The painting and livery is particularly fine on the model. Even better there are some exquisitely delicate etched plates that can be applied on top of some of the plates. I suspect I see the shadow of Mr Hanson on them.
It looks realistic to get P4 wheels into the crane underframe and definitely so for the runners/match wagon. I would, however, be concerned as to whether a four axle vehicle could survive all but perfect track in P4 and how many of us have that? I suspect that it will all be very tight too, so some pretty large radius curves would be needed if a P4 model can get around them. Of course I will have a go, but it is not high on the to do list at the moment!
I think it is only a matter of time before someone looks at trying to motorise the crane. I think I will say good luck to them! Getting micromotors in might be possible for at least movement along the track but that still leaves slewing of the crane deck, raising of the jib and raising of the hook to go – getting another three in looks pretty difficult to me! The model does include internal hand operated mechanisms for the latter two movements – there are access panels that pop out to reveal a socket to receive a hand wheel. Thus, it is realistic to stage scenes, but not (in my eyes anyway – I really do look forward to someone having a go!) to make a fully operating model.
What is a must though is to add the paraphernalia of clutter the real cranes acquired in operation. Photographs show that they typically attracted lumber sections, jacks, chains and tarpaulins as if they were magnets. Cranes, not being front line stock in the public eye, tended not to suffer repaints very frequently and as they stood outside, they did weather and pick up corrosion spots. So any self respecting modeller needs to do something about how clean they look.
Although there is a very long in the tooth model crane from Hornby, it is somewhat of an uncomfortable marriage of several different cranes (the really old Hornby Doublo diecast version is better but quite crude), so does not cut the mustard. There are a limited number of kits for other cranes – notably the D&S Models Cowen Sheldon 15 ton breakdown crane (an example of one might grace these pages eventually!) but these are full on kits. Thus Bachmanns cranes are not only attractive models in their own right but they have a field fairly clear of competitors.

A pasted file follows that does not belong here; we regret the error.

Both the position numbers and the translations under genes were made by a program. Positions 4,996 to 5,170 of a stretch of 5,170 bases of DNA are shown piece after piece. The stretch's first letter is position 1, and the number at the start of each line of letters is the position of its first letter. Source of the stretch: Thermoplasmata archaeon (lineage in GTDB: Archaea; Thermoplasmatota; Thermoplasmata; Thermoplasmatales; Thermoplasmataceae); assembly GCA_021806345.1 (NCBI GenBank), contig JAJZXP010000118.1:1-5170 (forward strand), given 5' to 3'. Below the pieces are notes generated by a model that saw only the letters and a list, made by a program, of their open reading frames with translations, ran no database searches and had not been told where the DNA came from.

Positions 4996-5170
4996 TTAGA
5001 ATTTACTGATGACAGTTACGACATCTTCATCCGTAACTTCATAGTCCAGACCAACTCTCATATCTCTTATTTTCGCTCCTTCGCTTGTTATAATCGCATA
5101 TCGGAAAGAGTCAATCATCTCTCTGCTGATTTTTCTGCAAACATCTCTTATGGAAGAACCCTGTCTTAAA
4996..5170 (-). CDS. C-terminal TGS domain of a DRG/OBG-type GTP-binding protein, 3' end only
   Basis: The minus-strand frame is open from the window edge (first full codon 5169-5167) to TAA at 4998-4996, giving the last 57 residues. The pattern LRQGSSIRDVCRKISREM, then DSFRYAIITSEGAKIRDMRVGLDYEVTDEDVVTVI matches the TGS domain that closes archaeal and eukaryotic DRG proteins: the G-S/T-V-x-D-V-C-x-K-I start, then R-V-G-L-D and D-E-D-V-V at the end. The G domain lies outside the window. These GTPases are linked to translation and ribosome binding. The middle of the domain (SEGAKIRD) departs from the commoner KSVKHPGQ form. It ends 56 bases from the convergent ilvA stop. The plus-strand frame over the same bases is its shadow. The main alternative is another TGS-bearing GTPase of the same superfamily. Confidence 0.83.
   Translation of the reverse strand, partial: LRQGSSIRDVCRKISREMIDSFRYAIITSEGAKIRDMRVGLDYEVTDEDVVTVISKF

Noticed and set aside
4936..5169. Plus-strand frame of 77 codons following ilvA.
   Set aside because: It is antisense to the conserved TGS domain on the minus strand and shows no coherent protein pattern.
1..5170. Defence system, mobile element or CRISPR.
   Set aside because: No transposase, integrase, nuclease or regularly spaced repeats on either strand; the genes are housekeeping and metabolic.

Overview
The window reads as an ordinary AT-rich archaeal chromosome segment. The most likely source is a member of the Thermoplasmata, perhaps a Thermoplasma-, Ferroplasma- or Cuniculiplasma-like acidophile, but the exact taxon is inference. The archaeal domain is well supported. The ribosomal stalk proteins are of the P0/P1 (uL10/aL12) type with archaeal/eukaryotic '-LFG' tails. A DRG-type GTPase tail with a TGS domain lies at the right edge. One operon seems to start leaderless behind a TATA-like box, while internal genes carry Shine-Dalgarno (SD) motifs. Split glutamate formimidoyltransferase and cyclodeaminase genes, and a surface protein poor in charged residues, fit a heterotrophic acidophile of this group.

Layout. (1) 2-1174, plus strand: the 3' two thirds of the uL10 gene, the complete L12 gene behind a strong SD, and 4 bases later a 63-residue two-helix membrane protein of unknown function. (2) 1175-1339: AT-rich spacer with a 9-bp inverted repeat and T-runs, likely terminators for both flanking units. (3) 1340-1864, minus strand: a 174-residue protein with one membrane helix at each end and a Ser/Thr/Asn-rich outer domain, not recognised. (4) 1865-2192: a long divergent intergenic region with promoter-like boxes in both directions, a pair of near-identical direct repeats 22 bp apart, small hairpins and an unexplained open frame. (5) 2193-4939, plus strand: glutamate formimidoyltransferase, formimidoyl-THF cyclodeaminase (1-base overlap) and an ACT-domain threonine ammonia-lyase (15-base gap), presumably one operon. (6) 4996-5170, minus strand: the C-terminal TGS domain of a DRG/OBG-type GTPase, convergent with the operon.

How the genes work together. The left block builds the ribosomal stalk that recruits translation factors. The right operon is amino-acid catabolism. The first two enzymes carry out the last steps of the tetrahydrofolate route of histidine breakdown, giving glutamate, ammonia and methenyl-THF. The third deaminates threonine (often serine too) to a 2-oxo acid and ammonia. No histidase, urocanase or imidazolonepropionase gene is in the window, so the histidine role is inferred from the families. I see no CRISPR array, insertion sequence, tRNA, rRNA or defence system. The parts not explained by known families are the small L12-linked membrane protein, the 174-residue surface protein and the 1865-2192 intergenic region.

If you want the book on the prototype you need volume 2 of my father’s book – at present it is out of print but it is hoped with a bit of pressure on the publishers, Crecy, they can be persuaded to do a further print run.
The Bachmann crane is presently available in an SR livery, a GWR livery and then a pair of BR liveries – the 1950s livery shown above and a later gulf red livery. An example of the latter is below:
…..but, before it was counted as finished, it needs to be doing the job it was designed for – buffeting. And that means it needs to be populated with people.
Regrettably few modellers, even finescale modellers, actually put people in thier coaches (and sometimes in contrast to platforms which are stuffed with them!). This is a shame as they do make a difference to even a fairly casual viewer. At a show recently, a dad and his son who were probably not modellers spotted the people in my coaches instantly. I’ll take that as proof of the point!
As is common with rtr coaches, the seats are moulded in place such that there is no room for the little peoples legs, so some severe amupation is required! In the case of Hornby’s buffet, the seats are also modelled pushed tightly underneath the tables – which has meant that the backs to the seats or the lip of the table also needs to be hacked away a bit. As all of this surgery occurs below the waistline of the coach, it is not visible from outside so your Dr Crippins’ tendancies will go unnoticed!!